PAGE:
Monday, July 19, 2010

Stimulus is a Success?

Charles Pope of the Oregonian writes:
"WASHINGTON -- Economists generally agree that the largest spending package of all time -- the $787 billion stimulus law of 2009 -- worked as designed, stabilizing a heaving economy, possibly preventing a full-blown depression and freeing up money to pave rutted roads and keep many Americans at work.

"This would seem to be good news for Democrats in a difficult election year. After all, they muscled the bill into law with virtually no help from Republicans.

"Think again.

"According to a July 13 CBS News poll, only 23 percent of Americans think the stimulus helped the economy (down from 32 percent in April). Eighteen percent say it actually made the economy worse, and 56 percent say it had no effect."
Perhaps Pope forgets that the key question we are supposed to ask ourselves about economic policies is: "Am I better off now than before the policy was adopted?"
Are most Americans better off today than they were before the stimulus bill passed? No. Is unemployment lower? No.

Unemployment was under 8% at the time, and we were warned that it could go clear up to 8% if the stimulus package wasn't passed. The expert economists said the same. The stimulus was passed and unemployment went up a good deal past 8%.* It's now hovering about 9.5% nationally and at 10.5% in Oregon. The economists were wrong on the effects of the stimulus package in their initial assessment. Why should they be believed now?

So, it's no wonder that 74% of Americans disagree profoundly with economists and think the stimulus either was a waste of money and made no significant difference or that it actually made things worse by piling up debt--not to mention all the pork projects in it.

Maybe if economists admitted that they were taking a shot in the dark before and really had no idea what the effect of the stimulus would be, they would have more credibility now. But, Charles Pope didn't think to ask them about their poor predictions about the stimulus bill before it was passed.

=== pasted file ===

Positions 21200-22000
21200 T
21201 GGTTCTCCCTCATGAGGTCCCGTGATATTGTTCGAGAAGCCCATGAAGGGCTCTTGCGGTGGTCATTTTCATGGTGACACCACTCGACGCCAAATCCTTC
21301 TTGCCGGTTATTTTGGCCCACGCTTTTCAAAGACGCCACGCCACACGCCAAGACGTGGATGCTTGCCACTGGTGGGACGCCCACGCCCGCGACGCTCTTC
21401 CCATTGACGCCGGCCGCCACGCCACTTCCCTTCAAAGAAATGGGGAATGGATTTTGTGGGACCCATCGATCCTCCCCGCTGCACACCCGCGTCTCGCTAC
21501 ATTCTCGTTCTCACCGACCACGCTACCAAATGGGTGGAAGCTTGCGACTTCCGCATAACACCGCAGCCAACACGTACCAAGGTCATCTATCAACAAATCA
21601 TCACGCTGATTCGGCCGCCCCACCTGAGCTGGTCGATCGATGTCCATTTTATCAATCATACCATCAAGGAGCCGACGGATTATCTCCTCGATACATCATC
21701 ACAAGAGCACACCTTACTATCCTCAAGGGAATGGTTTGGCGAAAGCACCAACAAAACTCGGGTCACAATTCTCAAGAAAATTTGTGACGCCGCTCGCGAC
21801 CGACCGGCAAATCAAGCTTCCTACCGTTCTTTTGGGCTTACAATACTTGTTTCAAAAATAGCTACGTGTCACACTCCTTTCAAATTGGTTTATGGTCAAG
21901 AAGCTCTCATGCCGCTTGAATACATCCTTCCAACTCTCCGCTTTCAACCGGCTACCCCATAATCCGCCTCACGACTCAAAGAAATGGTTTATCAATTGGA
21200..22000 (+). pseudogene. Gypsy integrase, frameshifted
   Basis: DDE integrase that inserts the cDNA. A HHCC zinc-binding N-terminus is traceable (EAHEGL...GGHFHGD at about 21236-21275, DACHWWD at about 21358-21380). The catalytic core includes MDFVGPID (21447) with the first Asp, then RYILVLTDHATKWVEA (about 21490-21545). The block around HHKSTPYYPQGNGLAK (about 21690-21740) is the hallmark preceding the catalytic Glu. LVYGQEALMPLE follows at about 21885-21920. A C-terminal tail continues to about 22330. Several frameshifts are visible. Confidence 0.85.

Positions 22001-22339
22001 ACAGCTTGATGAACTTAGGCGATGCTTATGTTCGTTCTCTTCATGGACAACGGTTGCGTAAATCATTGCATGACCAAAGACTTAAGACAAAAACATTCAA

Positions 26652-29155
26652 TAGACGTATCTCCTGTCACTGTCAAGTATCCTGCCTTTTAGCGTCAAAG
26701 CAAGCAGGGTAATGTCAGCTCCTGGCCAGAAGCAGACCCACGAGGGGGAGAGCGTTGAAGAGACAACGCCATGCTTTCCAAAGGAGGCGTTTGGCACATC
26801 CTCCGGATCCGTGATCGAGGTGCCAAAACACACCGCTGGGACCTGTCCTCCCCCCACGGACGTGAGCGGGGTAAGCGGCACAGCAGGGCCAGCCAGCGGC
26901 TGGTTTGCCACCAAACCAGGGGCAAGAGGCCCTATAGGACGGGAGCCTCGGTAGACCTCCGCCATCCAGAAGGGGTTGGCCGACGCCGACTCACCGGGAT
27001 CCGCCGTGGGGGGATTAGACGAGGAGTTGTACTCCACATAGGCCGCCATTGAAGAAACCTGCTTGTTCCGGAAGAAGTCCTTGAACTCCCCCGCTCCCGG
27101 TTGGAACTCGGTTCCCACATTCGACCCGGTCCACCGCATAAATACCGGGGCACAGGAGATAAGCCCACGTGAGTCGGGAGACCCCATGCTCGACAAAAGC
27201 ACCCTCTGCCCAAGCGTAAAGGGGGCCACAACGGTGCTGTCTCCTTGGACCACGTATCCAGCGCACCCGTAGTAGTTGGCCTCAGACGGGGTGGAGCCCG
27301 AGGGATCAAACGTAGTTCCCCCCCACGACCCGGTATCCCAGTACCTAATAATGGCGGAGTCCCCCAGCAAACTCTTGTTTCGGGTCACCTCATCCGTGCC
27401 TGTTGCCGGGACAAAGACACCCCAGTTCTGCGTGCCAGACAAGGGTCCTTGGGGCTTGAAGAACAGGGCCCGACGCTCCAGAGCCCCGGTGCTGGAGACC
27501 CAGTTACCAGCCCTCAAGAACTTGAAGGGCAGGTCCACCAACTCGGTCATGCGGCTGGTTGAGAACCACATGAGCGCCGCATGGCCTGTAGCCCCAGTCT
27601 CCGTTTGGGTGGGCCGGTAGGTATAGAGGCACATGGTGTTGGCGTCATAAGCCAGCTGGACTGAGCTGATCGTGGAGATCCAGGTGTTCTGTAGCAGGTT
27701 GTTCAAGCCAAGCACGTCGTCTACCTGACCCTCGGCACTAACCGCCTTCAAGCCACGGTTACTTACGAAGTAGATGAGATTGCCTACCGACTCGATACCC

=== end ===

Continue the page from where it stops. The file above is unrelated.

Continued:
This points not only to the disconnect between economists and average life reality, but to the disconnect between reporters and average life reality. Most Americans' lives aren't better post-stimulus, and about 10% are really hurting bad. It's too bad Pope and the Oregonian haven't figured that out. Maybe if Pope talked to some average Oregonians instead of politicians and experts who were wrong last time . . . .

*UPDATE 2: When the stimulus bill was passed in mid-February, 2009, the then current Bureau of Labor Statistics report showed US unemployment at 7.6%. Some feared that the stimulus bill's "slimmed-down" form might result in unemployment going over 9%. A rise over 10% wasn't on any of its supporters' radar.

UPDATE: OregonGuy comments that not all economists are disconnected from average life reality--or humility. He cites Greg Mankiw of Harvard who has a very insightful article on this very issue in National Affairs.


OregonGuy said...

Not all economists. Just those who are normative, rather than objective, economists.

On my daily read list is Greg Mankiw. Students of econ prolly know his name.

We can warn policy makers of error in many ways, but when outcomes become more important than process, many choose to ignore process in order to achieve policy goals. Unfortunately, this rarely works.

T. D. said...


You're right, as usual. I was using "economists" a bit tongue in cheek--in the same limited global sense that Pope was, i.e., the only economists who count are the ones who thought the stimulus bill was a great idea.

Pope seems to know of no economist who thought the stimulus was a bad idea. One such "invisible" economist is Raghuram Rajan. The current Weekly Standard has an article on his book Fault Lines. Rajan is quoted as saying that the stimulus was not a stimulus but "a form of redistribution to fulfill election promises."